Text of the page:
Can Two People Have the Power of Attorney for the Same Person?

By Marie Murdock

When making a power of attorney, a principal may name two trusted friends or family members as her attorneys-in-fact, or persons appointed to act on her behalf. One reason may be in case one of the named individuals becomes unable or unwilling to act. Another uses the theory that “two heads are better than one” when it comes to making important decisions that may be required under a power of attorney.

Joint

The power of attorney may name two attorneys-in-fact, stating that both are to act in concert. In this case, every document signed using the power of attorney will have to be signed by both attorneys-in-fact. Attorneys may have differing opinions as to whether this is a good business practice. Some may fear potential disagreements between the attorneys-in-fact, while others may favor the checks and balances in handling the principal’s affairs as a way to prevent waste of assets.

Successor

A power of attorney may name two people where one is primary attorney-in-fact with sole and complete power to act for the principal in all transactions. The second person may only be a successor attorney-in-fact in the event the primary is unable or unwilling to act.

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Duplicate - General

A person may execute a new general power of attorney and through negligence or oversight, fail to revoke the first. A power of attorney may be revoked either by written revocation or by language in the new power of attorney that it revokes all previous ones. Even if there is revocation language in the new power of attorney, it may still be wise to notify all parties affected of the revocation. Unless the first one is revoked, there will be two active powers of attorney, leaving the door open for future problems.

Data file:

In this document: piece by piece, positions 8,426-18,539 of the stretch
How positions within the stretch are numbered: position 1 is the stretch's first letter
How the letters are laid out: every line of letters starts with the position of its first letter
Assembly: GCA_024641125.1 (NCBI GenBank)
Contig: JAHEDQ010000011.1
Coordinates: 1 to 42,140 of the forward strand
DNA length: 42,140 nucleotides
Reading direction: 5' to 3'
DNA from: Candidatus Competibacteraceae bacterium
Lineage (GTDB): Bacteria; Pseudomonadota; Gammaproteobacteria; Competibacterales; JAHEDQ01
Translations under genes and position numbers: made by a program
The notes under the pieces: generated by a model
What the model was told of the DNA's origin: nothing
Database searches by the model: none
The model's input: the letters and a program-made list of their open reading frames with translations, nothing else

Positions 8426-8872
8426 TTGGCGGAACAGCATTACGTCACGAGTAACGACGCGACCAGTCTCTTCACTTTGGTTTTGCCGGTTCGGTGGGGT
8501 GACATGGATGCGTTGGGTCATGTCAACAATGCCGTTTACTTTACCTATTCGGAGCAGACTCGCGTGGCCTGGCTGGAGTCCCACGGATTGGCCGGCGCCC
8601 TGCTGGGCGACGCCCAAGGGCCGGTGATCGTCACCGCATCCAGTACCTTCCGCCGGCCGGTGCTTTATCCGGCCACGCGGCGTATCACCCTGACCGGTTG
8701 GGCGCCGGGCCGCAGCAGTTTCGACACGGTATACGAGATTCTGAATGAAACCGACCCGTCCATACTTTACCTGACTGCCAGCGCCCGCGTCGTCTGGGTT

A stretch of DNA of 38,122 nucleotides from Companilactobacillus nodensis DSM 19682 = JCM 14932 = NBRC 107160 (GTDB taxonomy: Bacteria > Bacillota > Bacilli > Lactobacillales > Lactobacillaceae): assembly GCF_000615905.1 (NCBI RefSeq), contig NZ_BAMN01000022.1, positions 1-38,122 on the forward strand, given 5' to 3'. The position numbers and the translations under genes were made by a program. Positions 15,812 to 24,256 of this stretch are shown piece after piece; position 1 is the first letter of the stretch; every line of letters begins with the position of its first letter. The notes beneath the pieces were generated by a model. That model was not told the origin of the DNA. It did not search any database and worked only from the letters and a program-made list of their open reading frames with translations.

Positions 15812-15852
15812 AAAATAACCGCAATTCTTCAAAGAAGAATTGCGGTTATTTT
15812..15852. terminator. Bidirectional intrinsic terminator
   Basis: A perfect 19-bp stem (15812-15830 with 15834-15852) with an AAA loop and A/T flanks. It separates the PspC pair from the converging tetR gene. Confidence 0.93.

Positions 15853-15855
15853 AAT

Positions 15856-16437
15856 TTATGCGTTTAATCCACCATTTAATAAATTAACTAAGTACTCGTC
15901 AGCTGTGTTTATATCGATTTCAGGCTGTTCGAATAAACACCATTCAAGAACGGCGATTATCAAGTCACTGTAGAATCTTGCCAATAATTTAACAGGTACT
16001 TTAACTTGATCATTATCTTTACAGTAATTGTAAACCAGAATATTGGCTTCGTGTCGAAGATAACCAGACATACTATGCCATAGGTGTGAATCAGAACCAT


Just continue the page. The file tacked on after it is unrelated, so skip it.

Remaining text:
Duplicate - Limited

A principal may execute two limited, specific powers of attorney naming a different attorney-in-fact for each and authorizing different powers for each person. For example, if a principal has two daughters who live in two different states where the principal owns property, she may choose to designate the first as attorney-in-fact over all real estate transactions that take place in her state of residence. The other daughter may be appointed to act as attorney-in-fact over all real estate transactions taking place in the other state.

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Difference of Power of Attorney & Executor of Will

References

Related articles

Uniform Power of Attorney Act

A uniform law is a proposed law drafted by the National Conference of Commissioners on Uniform State Laws, a private organization. A uniform law becomes effective only when state legislatures adopt it. As of 2011, every U.S. state except Louisiana has enacted the Uniform Power of Attorney Act, drafted in 2006.

How Long is a Power of Attorney Valid?

Not all powers of attorney are created equal. Many are created as general, durable powers of attorney that are intended to last the lifetime of the principal, or person granting the power of attorney. Others are made out of necessity when the principal can’t be in two places at the same time: In this case his attorney-in-fact, or agent appointed by the power of attorney, must act for him. These powers of attorney are often intended to be temporary in nature. Other factors or actions also determine how long the granted powers last.

Power of Attorney for Real Estate Transactions in Florida

A power of attorney document may be used in real estate transactions in Florida so that one person may sign documents or make agreements on behalf of another. The person giving a power of attorney is referred to as the “principal,” and the person receiving the powers granted in the document is the “attorney-in-fact.” State laws often govern requirements regarding powers of attorney and their acceptance. People desiring to sell or purchase vacation homes or other real estate in Florida may be pleased to know that Florida’s adoption of the Uniform Power of Attorney Act, effective October 1, 2011, may make it easier to use an out-of-state power of attorney.

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